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Senate president calls for apology for ‘scurrilous’ accusations

Posted Aug. 23, 2011, at 8:14 p.m.
Senate President Kevin Raye, R-Perry, listens to debate on the budget in the Senate at the State House in Augusta, Maine, on Thursday, June 16, 2011.
AP Photo/Pat Wellenbach
Senate President Kevin Raye, R-Perry, listens to debate on the budget in the Senate at the State House in Augusta, Maine, on Thursday, June 16, 2011.

AUGUSTA, Maine — An offhand comment at Tuesday’s public hearing on congressional redistricting has stirred up a controversy that underscores a broad and deepening partisan battle in Maine’s capitol.

Susan Cook of Bath, who spoke in favor of the Democrats’ plan for redrawing the state’s two congressional districts, used part of her time to levy allegations against Maine Senate President Kevin Raye.

Cook claimed that Raye, a Republican from Perry, has been secretly recording phone calls from constituents without their permission, and she wanted the public to be aware of his conduct.

The woman, who happens to be the secretary for the Maine Democratic Party, left Tuesday’s hearing before she could expand on or clarify those comments. Party Spokeswoman Lizzy Reinholt said Cook was not planning to speak to the press.

Raye, who did not attend Tuesday’s hearing in Augusta, heard about Cook’s statement later and called the accusations “very serious,” “baseless” and “scurrilous.”

“I have never taped a phone call in my life,” he said by phone later in the day. “I’m not sure I would know how.”

Cook provided no evidence for her claims. Either way, Maine is one of many states that follow one-party consent laws for telephone recording. That means no permission is needed for one person to tape-record a conversation.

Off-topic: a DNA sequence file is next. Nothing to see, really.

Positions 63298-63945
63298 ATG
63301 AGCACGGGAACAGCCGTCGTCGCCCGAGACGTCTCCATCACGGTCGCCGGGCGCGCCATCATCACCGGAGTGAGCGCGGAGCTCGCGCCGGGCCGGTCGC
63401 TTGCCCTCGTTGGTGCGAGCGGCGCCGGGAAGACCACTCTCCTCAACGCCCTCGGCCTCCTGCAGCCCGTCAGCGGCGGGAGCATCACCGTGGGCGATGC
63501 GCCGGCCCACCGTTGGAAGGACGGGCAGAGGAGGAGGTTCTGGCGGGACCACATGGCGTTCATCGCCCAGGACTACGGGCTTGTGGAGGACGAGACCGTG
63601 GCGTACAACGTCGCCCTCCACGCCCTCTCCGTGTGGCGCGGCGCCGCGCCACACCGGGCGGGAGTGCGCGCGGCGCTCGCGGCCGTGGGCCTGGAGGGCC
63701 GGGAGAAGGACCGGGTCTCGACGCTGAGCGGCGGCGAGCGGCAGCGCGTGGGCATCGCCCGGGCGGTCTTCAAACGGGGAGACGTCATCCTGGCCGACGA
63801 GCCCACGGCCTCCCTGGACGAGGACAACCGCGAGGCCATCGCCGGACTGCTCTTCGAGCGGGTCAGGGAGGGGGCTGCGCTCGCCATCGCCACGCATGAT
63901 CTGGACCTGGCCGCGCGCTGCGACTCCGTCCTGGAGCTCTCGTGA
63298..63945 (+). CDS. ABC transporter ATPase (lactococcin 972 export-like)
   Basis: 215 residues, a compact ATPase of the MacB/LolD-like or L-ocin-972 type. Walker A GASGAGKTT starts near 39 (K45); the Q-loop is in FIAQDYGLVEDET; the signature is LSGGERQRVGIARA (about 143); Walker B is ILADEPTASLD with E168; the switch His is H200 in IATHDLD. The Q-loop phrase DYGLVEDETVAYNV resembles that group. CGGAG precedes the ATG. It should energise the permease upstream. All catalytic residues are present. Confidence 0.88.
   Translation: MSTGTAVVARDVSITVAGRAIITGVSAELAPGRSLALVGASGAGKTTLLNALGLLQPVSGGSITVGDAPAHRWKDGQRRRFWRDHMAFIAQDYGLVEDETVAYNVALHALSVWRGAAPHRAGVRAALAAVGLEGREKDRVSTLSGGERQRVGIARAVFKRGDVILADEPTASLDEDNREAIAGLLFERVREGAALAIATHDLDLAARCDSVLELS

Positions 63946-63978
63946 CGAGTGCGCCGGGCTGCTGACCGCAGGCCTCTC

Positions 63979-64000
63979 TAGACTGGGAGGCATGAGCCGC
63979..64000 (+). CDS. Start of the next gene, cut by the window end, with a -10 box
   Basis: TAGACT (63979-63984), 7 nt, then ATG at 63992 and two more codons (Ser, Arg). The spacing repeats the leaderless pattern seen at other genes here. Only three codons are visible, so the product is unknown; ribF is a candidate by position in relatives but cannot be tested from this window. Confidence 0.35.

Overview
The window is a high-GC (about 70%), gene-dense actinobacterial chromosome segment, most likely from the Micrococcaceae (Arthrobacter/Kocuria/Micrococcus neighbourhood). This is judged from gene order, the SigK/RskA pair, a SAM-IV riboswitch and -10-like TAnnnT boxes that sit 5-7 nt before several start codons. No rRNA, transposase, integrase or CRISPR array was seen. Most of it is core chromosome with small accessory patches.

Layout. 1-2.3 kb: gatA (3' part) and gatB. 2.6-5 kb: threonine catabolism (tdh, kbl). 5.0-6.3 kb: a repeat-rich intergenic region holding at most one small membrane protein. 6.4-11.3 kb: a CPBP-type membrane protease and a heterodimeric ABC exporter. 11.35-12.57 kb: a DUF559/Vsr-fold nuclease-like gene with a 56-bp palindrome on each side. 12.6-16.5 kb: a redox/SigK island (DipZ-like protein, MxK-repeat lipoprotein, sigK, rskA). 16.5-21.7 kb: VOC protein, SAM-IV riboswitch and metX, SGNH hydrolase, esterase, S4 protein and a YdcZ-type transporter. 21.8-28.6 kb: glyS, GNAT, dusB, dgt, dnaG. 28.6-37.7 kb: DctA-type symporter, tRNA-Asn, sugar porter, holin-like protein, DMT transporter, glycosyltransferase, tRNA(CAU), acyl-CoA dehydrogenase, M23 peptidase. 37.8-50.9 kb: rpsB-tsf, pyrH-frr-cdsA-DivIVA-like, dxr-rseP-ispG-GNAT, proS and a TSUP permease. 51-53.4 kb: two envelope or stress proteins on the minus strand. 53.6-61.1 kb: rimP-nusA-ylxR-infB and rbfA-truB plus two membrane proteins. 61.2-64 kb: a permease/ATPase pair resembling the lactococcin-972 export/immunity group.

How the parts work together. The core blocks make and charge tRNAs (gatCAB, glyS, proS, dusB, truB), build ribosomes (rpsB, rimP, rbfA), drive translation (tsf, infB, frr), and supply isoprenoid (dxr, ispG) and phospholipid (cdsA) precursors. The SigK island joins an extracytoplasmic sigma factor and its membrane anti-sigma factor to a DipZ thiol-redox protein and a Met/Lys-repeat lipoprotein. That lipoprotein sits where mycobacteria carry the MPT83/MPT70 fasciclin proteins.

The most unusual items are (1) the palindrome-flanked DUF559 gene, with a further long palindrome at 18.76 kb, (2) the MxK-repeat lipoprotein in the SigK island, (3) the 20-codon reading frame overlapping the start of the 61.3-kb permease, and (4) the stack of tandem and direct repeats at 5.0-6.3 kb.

Raye, however, said the law matters less than his name being attached to such behavior.

“I think she should apologize to me and to the people of Maine, who I believe she misrepresented,” the Senate president said.

Maine GOP Chairman Charlie Webster went one step further. He called for Cook’s resignation.

“This is just the latest in a series of recent attacks by Maine Democrats to divert attention from Republican successes,” Webster said. “Democrats have failed in their assault on Republican job-creating policies championed by the Senate President so they have resorted to personal attacks.”

Ben Grant, chairman of the Maine Democratic Party, stressed Tuesday afternoon that Cook was speaking as an individual and not on behalf of the party.

“To be perfectly honest, we were completely caught off guard by the comments made by Susan today,” Grant said. “Regardless of who she was speaking on behalf of, our party values facts and honesty, which is why we are looking into her accusations and we will deal with this accordingly.”

Although Cook did not make the link, Raye’s name likely was mentioned Tuesday during the redistricting discussion because his name has been mentioned as a possible challenger to 2nd District U.S. Rep. Mike Michaud.

Many Democrats believe the GOP’s redistricting plan is an attempt to make the 2nd District more competitive for Republicans.

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